Although the exact form of the funding method is still to be determined, the financial support for the foundation program would be at least as much as the amount needed to provide the components described in Exhibit A in every school and system throughout Georgia.
To close the persistent achievement gap among various groups and increase the overall graduation rate, there would be additional intervention initiatives and non-traditional programs for all eligible students in grades K-12.
To encourage local discretion and responsibility, the funding method would allow sufficient flexibility to address the distinct educational needs of each community. Local schools would be accountable for educational results and would have to meet state standards, but would otherwise have considerable latitude in determining the best way to meet the needs of their students, unless restricted through a school improvement plan. A local system or school would not be deprived of flexibility solely because of the system’s relative lack of taxable wealth. Local systems could also raise funds in excess of their required local share to increase salaries and expand the services to their students beyond the foundation program.
The funding method would be based on a productive and fair partnership between the State and local school systems, in which the roles and responsibilities would be clearly defined. There would also be appropriate adjustments for the differences in the local resources available to each system in meeting the required local share and exceeding the foundation program.
Although the exact nature of these adjustments is still to be determined, they would meet the following conditions:
There would be enough state and required local funding to cover the general cost of the educational program for all students as well as the additional costs for all of the students who are now eligible for Special Education, English to Speakers of Other Languages, Alternative Education (in grades 6-12), Remedial Education (in grades 6-12), Gifted Education, and the Early Intervention Program (in grades K-5), but without arbitrary limits on eligibility.
Although the funding method might be entirely different from the approach shown below, the total amount of funding would be at least as much as the total cost of a foundation program calculated as follows:
- A classroom teacher, based on the current ratios for class size in each of the specific programs,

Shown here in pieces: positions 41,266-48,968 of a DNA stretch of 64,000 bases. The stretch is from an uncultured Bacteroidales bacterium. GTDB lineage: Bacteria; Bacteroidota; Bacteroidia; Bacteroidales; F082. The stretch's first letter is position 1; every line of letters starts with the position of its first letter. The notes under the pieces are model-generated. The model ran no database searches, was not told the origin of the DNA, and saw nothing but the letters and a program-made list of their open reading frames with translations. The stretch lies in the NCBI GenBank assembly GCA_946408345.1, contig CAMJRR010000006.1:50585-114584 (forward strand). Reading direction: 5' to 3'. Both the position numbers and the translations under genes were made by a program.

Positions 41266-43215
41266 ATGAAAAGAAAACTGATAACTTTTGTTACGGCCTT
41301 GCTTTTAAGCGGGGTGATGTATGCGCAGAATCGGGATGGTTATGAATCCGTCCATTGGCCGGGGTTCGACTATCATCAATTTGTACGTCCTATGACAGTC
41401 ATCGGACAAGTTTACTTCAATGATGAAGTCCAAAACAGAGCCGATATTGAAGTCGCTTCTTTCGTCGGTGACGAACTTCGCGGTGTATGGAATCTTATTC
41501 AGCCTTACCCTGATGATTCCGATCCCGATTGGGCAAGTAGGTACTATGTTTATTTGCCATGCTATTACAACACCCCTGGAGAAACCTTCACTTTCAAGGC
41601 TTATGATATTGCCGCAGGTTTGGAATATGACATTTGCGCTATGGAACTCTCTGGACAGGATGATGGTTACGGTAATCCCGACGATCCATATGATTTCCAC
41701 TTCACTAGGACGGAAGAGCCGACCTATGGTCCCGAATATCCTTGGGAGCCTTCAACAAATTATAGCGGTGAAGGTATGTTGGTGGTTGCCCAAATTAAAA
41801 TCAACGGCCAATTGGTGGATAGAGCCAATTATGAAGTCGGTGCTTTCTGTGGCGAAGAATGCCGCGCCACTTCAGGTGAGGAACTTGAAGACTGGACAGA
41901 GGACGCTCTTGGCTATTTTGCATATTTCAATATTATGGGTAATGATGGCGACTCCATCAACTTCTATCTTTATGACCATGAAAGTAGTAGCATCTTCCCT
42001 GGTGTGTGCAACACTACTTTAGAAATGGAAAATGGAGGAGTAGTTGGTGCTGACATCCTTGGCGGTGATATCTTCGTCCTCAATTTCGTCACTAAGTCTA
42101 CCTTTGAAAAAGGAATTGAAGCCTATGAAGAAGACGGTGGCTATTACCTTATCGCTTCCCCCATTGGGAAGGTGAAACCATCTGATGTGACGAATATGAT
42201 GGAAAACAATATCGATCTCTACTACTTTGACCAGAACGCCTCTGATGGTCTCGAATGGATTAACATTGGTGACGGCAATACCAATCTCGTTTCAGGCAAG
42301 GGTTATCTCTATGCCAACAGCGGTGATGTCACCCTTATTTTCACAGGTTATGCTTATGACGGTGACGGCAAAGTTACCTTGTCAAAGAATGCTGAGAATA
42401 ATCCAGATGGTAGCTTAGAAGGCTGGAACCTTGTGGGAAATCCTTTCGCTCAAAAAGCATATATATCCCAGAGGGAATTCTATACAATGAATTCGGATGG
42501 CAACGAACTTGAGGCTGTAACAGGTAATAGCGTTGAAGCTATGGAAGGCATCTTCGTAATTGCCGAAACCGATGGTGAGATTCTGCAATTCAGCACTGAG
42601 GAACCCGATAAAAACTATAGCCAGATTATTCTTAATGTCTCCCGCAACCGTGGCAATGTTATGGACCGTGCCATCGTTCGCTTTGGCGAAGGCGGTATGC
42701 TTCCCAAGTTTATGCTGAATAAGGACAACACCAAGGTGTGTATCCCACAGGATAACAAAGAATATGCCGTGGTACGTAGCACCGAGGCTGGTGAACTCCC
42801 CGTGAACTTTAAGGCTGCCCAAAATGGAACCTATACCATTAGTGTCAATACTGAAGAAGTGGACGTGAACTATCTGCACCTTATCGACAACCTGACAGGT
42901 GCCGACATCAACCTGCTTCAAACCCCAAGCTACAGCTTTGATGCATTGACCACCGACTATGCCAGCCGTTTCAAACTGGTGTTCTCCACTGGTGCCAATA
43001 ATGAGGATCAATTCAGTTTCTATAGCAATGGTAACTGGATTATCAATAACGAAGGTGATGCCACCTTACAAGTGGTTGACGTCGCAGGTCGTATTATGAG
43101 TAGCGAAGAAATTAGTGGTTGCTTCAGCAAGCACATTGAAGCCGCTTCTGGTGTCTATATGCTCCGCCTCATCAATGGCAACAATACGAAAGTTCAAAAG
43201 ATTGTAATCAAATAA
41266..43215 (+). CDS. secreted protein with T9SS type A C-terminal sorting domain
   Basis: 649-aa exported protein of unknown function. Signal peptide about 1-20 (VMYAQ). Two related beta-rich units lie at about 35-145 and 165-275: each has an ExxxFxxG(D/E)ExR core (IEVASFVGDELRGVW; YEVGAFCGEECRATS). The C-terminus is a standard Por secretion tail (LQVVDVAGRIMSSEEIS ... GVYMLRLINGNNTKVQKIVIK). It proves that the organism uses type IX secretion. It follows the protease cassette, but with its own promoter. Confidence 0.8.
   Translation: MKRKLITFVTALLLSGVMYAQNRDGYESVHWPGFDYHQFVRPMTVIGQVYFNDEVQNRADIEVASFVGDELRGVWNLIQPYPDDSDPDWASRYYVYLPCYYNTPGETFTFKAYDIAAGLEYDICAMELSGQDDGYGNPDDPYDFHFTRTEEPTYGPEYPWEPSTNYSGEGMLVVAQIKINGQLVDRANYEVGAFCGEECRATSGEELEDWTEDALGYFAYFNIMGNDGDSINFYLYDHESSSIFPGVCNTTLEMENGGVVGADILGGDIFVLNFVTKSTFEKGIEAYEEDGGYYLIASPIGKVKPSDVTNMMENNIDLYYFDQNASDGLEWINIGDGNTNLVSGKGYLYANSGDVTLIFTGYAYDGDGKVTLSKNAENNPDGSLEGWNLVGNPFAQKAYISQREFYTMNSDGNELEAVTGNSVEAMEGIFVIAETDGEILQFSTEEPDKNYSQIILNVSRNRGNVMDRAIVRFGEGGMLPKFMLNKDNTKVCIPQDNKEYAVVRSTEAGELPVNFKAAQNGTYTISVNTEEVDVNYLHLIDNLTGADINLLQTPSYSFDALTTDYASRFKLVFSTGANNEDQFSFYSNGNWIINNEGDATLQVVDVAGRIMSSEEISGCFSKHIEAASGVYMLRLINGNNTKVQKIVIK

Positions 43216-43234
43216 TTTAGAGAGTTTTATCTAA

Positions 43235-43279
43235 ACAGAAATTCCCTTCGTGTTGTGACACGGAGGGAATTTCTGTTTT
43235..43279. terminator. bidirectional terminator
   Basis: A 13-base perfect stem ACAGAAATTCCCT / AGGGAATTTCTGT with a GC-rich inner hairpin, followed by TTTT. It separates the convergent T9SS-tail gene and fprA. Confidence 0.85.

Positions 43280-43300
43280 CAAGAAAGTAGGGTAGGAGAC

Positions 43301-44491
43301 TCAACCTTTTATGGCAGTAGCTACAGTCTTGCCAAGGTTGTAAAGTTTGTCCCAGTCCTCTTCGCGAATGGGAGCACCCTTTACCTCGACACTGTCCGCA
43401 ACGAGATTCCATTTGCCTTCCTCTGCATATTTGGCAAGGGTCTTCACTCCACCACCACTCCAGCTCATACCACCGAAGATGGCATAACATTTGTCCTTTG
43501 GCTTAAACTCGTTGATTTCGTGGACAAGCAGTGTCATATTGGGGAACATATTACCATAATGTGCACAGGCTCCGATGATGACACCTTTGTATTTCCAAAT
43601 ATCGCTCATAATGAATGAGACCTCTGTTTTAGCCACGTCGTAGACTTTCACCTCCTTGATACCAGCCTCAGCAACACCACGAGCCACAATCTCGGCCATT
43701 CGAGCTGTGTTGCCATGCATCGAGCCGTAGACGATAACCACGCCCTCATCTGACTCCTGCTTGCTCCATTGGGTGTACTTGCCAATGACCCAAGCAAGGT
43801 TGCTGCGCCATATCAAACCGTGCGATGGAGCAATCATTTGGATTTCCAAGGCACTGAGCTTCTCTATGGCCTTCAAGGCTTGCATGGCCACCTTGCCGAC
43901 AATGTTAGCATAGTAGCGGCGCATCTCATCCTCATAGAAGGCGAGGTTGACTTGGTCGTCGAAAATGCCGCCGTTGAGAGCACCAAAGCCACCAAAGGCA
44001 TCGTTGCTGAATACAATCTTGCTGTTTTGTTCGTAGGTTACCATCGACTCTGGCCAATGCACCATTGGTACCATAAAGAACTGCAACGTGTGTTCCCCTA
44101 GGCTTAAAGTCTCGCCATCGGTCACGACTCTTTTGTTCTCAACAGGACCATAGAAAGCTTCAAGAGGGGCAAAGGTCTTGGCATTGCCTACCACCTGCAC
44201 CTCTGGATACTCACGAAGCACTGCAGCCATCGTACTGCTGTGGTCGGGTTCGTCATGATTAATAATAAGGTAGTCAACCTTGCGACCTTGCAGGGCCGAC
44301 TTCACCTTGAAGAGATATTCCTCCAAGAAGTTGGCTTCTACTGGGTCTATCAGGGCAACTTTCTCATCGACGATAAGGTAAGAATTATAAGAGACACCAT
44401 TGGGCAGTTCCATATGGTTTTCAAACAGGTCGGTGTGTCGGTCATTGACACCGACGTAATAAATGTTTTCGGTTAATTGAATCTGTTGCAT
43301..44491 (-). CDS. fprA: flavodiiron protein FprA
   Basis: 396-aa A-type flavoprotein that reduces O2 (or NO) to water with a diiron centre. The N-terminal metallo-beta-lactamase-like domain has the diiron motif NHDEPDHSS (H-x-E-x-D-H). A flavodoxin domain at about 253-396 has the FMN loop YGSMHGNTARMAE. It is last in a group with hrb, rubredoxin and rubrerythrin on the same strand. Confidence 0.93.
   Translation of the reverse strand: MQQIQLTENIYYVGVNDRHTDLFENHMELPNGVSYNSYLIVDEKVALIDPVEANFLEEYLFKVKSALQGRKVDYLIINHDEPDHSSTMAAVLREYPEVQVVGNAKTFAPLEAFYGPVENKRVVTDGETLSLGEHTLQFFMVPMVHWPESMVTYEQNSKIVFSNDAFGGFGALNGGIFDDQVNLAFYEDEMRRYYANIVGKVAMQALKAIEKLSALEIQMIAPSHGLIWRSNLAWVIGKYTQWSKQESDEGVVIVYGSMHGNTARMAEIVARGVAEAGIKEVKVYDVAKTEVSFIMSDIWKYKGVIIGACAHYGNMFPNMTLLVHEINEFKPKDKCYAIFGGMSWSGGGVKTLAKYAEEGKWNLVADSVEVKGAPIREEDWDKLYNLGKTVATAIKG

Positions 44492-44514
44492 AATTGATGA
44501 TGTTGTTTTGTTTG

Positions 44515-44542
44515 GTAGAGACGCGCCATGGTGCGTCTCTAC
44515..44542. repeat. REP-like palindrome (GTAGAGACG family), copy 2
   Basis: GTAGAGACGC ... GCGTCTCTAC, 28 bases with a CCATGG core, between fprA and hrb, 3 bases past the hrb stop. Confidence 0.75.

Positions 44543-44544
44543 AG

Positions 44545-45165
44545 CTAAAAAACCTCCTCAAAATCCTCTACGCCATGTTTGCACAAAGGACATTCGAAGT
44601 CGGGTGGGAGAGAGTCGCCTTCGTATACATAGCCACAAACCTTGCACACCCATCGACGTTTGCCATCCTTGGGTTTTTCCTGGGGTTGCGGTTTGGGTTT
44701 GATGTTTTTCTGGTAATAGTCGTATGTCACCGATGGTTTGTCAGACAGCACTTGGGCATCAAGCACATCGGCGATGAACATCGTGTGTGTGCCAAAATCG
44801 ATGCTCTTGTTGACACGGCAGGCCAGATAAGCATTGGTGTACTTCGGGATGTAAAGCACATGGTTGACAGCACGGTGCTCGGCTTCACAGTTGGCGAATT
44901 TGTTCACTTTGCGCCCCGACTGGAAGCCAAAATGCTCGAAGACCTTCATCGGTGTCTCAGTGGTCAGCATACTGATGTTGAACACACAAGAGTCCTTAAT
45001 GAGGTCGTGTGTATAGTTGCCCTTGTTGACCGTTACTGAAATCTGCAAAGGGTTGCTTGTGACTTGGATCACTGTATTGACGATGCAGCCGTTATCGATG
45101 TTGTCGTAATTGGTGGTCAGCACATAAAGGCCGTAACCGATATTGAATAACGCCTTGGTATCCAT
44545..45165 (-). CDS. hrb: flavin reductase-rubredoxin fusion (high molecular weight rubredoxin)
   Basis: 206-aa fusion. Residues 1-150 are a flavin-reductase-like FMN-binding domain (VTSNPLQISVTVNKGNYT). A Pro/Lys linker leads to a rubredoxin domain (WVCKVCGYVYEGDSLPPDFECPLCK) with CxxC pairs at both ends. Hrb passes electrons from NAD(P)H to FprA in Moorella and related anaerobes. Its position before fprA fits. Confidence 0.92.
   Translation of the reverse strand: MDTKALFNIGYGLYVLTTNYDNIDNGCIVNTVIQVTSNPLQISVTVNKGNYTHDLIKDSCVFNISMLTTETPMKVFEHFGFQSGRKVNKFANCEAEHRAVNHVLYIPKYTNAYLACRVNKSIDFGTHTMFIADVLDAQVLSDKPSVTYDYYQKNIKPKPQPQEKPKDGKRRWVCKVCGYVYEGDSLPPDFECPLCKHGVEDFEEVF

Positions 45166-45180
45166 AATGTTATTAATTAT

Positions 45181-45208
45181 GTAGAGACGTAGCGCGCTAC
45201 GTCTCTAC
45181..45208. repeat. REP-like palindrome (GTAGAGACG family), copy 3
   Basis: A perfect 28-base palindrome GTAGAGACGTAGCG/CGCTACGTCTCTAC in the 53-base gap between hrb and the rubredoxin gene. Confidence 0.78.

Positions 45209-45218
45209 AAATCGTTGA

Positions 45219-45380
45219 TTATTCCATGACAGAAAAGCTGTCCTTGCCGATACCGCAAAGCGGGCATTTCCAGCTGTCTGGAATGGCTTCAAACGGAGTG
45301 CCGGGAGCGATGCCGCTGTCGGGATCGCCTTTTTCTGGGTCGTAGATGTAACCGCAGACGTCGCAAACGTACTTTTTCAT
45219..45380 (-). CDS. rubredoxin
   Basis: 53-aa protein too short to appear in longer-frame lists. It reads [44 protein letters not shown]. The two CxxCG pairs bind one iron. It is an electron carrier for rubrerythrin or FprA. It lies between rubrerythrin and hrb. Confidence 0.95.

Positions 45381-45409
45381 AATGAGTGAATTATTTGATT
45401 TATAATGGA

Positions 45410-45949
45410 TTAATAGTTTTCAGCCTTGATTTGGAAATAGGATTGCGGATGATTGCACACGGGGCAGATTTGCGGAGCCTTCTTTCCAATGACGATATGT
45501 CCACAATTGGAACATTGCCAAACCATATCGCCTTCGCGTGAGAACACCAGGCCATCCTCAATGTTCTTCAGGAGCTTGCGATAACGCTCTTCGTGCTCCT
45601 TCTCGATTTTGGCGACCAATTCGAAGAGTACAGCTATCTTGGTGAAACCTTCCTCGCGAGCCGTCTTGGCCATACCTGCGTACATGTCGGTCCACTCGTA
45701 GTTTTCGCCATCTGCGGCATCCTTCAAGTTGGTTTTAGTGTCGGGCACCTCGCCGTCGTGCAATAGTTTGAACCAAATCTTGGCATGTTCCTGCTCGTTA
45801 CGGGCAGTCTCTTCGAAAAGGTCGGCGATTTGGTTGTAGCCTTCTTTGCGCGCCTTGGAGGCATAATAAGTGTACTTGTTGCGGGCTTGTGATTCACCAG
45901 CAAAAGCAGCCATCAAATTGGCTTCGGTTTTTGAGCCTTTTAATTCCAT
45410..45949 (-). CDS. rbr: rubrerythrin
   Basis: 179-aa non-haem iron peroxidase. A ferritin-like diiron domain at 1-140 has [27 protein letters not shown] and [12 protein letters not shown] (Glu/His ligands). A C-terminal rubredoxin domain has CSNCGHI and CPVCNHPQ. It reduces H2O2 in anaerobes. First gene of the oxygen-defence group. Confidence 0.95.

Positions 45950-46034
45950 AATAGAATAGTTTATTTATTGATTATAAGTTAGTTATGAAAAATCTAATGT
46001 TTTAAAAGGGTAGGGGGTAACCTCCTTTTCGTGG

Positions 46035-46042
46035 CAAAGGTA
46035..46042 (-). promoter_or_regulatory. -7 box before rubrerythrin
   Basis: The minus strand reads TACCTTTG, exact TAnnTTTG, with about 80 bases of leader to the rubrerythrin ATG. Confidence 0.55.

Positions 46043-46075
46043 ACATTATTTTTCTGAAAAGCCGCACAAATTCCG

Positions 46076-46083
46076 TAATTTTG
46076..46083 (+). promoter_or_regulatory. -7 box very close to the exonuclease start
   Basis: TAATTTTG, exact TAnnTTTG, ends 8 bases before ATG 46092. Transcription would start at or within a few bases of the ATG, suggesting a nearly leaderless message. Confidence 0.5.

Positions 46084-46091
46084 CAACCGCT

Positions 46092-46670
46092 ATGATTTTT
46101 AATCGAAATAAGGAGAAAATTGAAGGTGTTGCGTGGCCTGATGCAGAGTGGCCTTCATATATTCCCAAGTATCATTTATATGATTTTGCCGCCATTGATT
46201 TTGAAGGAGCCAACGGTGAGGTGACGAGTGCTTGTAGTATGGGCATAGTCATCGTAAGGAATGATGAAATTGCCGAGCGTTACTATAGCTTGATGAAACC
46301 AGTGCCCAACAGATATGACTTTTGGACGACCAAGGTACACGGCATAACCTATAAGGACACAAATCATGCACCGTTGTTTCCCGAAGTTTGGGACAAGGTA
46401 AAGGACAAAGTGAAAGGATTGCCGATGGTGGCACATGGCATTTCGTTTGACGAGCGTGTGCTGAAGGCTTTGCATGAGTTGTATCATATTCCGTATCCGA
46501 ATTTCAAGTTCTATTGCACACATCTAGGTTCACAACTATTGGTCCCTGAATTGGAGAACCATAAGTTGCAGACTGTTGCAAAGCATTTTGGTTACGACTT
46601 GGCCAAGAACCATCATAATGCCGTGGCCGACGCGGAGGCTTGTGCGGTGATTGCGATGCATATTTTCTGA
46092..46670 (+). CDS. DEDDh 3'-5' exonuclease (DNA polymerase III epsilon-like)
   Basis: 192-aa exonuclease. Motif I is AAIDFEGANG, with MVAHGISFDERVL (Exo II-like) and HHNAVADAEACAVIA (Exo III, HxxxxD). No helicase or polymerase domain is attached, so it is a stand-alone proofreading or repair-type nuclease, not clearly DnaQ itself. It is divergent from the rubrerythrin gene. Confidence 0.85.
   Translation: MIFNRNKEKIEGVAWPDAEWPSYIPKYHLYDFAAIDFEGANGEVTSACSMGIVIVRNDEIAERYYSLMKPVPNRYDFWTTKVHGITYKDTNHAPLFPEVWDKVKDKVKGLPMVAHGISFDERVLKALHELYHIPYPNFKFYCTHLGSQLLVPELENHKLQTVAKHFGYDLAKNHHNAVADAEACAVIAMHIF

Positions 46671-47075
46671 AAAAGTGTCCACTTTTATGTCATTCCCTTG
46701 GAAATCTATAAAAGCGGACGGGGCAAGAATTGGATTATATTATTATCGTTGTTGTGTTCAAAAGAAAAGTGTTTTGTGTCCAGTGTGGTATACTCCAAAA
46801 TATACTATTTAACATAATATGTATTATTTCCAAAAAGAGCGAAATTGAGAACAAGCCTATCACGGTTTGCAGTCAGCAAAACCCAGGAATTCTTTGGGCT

- Instructional support by paraprofessionals, counselors, art, music, and physical education teachers, technology specialists, media center personnel, psychologists, and school social workers, based on the current staffing ratios, although the total amount of such funding could be used in other ways,
- Textbooks, library books and media, supplies, equipment, travel, and instructional technology, based on a reasonable amount per student in each program,
- Staff development, in an amount not less than 1.5% of the minimum salary schedule then in effect for all covered positions,
- Facility maintenance and operation, based on the cost per student to maintain a typical school building at each organizational level,
- School administration based on the cost of supervising a typical school but in no event less than 10% of the certificated salaries at the school level,
- Central administration based on the cost of supervising a typical system but in no event less than 3% of all certificated salaries at the school level,
- Student transportation, based on the specific needs of each system according to State standards, and
- Additional grants in accordance with State standards for the extra costs caused by extreme sparsity and isolation.
Until the costs of items 3, 5, and 8 above can be determined on the indicated basis, the funding for these items would be no less than 70% of the actual statewide expenditures for these purposes in the most recent year for which data is available.
The total amount of salaries for all certificated positions would be not less than the total amount calculated in accordance with the State’s minimum salary schedule then in effect, although the distribution could be different from what is now the case.
Sept. 1, 2006